The sad truth about the drive between New Haven and Tennessee is that it’s a boring one: seven states and 1242.65 miles. Knowing that your final destination is Tennessee makes it easier to suck up the endless interstate, though. It’s really all about the mentality: embrace the waffle house. Become involved with the National Park. Adore the “unincorporated village” (whatever that means). Make love to the southern accent. Whatever you do to pass the time, the destination is worth the trip.
“Tennessee has southern hospitality and a southern feel without having the antagonism of the deep South,” Elizabeth Dohrmann ’06 of Nashville said. “Everything is so alive and the culture is still intact, but it’s probably one of the easiest places to visit in the South.”
Memphis, here you come. You and your friends, that is. And a beat-up car. And $25 and your dad’s “for emergencies” credit card.
And your strange friend with the genius IQ who smokes a lot of marijuana.
But if what you want to do is emulate bad yet terribly appealing movies and get to the country’s home of blues, start by making your way from New Haven to the I-95 S towards New York City. You then have to merge onto the I-287 W towards White Plains. From White Plains, merge onto I-287 W toward Albany. Comment on the fact that you’ve never reflected upon the greatness of your own country. Play the “Almost Famous” soundtrack. Then merge onto I-80 W and keep driving until you hit Warren, Pa.
Warren, Pa. is the unsung hero of the Pennsylvania cities (tell yourself this as you stop). It’s the entrance to the Allegheny National Forest — if the hours of reflection you did while driving there have made you realize that you want to reject the industrialized world and go back to nature to write about ant migration patterns, you’ve come to the right place. You can camp at Allegheny National Forest, as well as climb, boat, and fish (the license is $35). Kinzua Beach, 11 miles from downtown Warren, is a good place to stretch your legs and park your car, if you plan to sleep in it for the night.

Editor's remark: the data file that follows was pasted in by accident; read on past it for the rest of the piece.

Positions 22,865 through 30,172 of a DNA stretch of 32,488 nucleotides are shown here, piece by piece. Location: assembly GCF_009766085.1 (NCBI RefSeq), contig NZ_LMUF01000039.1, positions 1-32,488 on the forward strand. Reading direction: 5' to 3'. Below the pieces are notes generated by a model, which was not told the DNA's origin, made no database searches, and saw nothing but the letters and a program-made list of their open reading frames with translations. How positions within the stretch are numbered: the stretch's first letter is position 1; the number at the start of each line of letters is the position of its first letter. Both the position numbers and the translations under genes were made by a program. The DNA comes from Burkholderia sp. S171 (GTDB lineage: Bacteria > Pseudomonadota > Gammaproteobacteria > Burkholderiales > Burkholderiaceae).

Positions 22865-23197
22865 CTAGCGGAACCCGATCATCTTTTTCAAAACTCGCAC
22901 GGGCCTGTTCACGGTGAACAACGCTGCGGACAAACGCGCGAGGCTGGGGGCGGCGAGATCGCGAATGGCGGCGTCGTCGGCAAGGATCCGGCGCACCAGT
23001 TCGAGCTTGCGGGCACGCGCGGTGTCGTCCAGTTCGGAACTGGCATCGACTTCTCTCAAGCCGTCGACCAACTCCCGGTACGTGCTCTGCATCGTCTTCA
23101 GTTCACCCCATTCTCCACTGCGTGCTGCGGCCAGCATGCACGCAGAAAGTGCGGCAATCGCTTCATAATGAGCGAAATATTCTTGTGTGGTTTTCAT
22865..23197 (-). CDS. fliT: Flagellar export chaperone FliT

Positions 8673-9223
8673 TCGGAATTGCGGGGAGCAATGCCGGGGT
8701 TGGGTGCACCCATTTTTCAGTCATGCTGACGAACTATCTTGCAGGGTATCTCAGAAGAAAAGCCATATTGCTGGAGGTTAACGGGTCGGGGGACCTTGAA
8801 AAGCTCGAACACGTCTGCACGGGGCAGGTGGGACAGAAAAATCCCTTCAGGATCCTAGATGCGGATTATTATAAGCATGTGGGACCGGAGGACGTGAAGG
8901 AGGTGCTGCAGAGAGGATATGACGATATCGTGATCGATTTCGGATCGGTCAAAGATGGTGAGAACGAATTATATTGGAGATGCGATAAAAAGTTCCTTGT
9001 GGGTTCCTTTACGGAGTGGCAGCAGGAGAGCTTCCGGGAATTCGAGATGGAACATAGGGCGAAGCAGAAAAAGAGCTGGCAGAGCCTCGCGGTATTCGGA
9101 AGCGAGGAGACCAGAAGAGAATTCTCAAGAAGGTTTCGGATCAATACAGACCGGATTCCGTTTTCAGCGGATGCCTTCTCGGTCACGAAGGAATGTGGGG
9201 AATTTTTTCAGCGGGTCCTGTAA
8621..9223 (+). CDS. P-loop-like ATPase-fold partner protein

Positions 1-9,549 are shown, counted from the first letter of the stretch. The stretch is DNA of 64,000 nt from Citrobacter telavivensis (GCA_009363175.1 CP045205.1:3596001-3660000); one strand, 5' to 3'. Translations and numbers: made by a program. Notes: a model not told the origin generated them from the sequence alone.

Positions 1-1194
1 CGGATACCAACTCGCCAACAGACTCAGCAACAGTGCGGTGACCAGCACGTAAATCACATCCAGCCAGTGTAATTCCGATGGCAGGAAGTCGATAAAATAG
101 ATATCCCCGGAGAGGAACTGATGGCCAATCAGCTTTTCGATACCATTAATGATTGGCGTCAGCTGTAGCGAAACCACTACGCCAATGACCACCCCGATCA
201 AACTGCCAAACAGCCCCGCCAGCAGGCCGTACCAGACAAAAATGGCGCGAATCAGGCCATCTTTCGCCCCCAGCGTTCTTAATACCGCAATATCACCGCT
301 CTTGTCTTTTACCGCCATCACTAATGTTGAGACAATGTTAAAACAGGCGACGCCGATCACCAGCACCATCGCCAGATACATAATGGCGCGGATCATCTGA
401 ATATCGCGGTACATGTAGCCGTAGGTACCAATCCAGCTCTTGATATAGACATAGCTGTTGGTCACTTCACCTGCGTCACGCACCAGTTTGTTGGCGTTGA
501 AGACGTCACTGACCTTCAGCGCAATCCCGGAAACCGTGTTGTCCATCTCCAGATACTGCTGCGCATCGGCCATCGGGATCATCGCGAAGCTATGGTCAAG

Whether you stop at Warren or not (and you should; a good soundtrack for feeling the vibe is anything Sigur Ros), you must merge onto I-76 and from there onto I-70 W towards Cincinnati to continue your journey. You can choose to stop at Cincinnati, where (if you’re visiting in early March) the International Wine Tasting Festival will be going on, and (if you’re visiting later in March) the second largest St. Patrick’s Day parade in the country will be in full swing. If you stay on I-71 you’ll eventually hit Louisville, Ky. — home to the Kentucky Derby Museum and the Churchill Downs, where the Kentucky Derby actually happens. If you think you can stand the shame, you might want to purchase the “Seabiscuit” soundtrack for this portion of your trip. Louisville is also home to the Louisville Slugger Baseball Museum and the Water Tower, historic landmark and art gallery.
You are now on the last leg of driving to Memphis, Elvis, and his 16-foot couch. Take I-65 S towards Nashville, merge onto I-40 towards Memphis, take I-55 N towards St. Louis, take I-240 S, then merge onto I-55 S towards Jackson, and take the exit for Elvis Presley Boulevard. The drive is simpler than it sounds, and as you stand there, listening to that Nike-commercial Elvis remix and beholding the glory that is Graceland, it’s okay to shed a few tears.